When Nintendo first announced the Switch Lite I kind of thought, what’s the point and saw it as a money-making gimmick. But my cynicism was unfounded.
It may look like the Switch and do most of the things a Switch can do, but in reality this is the colourful, cool successor to the Nintendo 3DS.
Let’s start by getting the tecchy bits out of the way.
The biggest thing about the Switch Lite is that it is solely dedicated to handheld play.
As such the Joy-Con controls are integrated as a fixed part of a single unit.
The Lite has a smaller screen too at 5.5 inches (14 cm).
A regular ‘old school’ directional pad has replaced the four directional buttons on the integrated left Joy-Con too.
As you may imagine the first question people ask is about the battery. Yes it is smaller than the main Switch, but the Lite uses a more ‘power-efficient chipset’ to extend estimated use from 2.5-6.5 hours to 3-7 hours on a single battery charge.
The Lite does limit what games you can play - but not to any real detriment at the moment. But it is worth noting that anyone trying to purchase games digitally on the Lite will be notified of any incompatibility. And in addition to other normal Joy-Cons, the Switch Lite also supports external controllers otherwise compatible with the Switch while you still have the main unit’s gyroscopic sensors and Bluetooth, Wi-Fi, and NFC compatibility.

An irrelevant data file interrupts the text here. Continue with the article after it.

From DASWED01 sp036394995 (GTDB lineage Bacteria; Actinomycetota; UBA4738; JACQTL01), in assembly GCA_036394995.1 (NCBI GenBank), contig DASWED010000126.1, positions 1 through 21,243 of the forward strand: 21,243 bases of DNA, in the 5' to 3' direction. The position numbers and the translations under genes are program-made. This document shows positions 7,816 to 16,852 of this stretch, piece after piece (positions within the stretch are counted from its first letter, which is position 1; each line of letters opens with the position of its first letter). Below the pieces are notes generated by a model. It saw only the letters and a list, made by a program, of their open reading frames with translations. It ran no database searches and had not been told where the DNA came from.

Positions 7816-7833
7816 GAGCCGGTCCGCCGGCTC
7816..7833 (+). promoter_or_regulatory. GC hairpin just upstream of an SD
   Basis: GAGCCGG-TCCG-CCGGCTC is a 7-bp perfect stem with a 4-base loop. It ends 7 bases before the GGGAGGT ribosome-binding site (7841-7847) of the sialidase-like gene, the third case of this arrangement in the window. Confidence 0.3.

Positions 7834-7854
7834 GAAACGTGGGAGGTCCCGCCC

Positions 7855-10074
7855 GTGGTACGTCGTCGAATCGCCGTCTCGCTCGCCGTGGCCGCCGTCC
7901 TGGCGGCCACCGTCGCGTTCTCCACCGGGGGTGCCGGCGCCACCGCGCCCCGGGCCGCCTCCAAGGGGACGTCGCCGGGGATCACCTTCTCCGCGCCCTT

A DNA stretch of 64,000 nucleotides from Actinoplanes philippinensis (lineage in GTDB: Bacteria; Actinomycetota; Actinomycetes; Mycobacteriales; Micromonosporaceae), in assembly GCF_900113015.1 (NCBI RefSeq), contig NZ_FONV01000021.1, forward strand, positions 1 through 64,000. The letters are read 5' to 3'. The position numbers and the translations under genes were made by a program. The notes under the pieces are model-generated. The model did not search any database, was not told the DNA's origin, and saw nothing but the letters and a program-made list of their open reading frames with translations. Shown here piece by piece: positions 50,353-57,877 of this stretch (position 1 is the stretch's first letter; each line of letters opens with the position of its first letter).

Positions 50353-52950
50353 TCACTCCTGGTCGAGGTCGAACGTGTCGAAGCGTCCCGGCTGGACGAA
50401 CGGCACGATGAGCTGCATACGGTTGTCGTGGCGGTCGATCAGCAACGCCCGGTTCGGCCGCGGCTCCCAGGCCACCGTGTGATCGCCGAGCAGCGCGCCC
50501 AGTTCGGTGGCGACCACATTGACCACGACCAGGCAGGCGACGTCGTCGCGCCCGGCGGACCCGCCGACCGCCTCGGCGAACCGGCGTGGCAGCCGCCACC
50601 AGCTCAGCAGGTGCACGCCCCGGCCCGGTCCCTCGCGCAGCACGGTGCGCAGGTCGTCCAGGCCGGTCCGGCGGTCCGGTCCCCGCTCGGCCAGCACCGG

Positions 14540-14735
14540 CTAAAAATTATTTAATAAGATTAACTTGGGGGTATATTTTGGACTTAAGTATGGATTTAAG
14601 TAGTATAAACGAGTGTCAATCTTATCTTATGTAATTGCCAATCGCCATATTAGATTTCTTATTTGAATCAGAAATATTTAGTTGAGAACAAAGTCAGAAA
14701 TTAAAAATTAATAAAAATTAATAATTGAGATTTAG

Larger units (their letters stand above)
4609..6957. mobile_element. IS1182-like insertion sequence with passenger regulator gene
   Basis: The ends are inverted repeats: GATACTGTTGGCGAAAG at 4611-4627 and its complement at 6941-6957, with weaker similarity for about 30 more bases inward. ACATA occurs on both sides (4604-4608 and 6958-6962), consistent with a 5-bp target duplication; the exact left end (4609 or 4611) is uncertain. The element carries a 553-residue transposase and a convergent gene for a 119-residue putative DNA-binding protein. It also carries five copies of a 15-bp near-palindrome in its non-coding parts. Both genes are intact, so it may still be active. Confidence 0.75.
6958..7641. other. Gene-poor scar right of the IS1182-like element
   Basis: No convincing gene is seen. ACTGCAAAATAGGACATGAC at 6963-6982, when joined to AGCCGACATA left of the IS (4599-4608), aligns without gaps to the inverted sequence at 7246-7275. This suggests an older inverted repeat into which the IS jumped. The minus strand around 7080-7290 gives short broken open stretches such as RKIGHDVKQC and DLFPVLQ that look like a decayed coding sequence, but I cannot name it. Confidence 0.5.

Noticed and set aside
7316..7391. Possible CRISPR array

Knowing all of that I felt better already as I first set out using this super cool bit of kit. I should say straight off the bat that in no way do I believe the Switch Lite will or can replace the main Switch for current owners.
This is aimed at a younger market, families and a more casual gamer, and with good reason. Nintendo are not stupid either. The Lite was released in September, just a few months before Christmas. It has already sold two million units and counting and that number is expected to swell over the festive period.
The Lite is more sturdy and feels great in hand. It will present a challenge for some games given the fixed controls and positioning of the thumbsticks. But this is another triumph from Nintendo. They have taken my favourite console for generations, added limitations and restrictions yet somehow improved it in several areas.
So much so that I now sometimes begrudge playing my original in handheld mode as it feels decidedly old and clunky all of a sudden. At around £90 cheaper than the main unit, you have to ask yourself does not being able to play it on the TV screen bother you?
If not, or if you have a young family where sturdy, handheld gaming is what you need then look no further.
What the Lite lacks in flexible gaming and cool gimmicks, quirky control methods and innovative add-ons, it more than makes up for in just about every other area. At long last the 3DS has a worthy successor.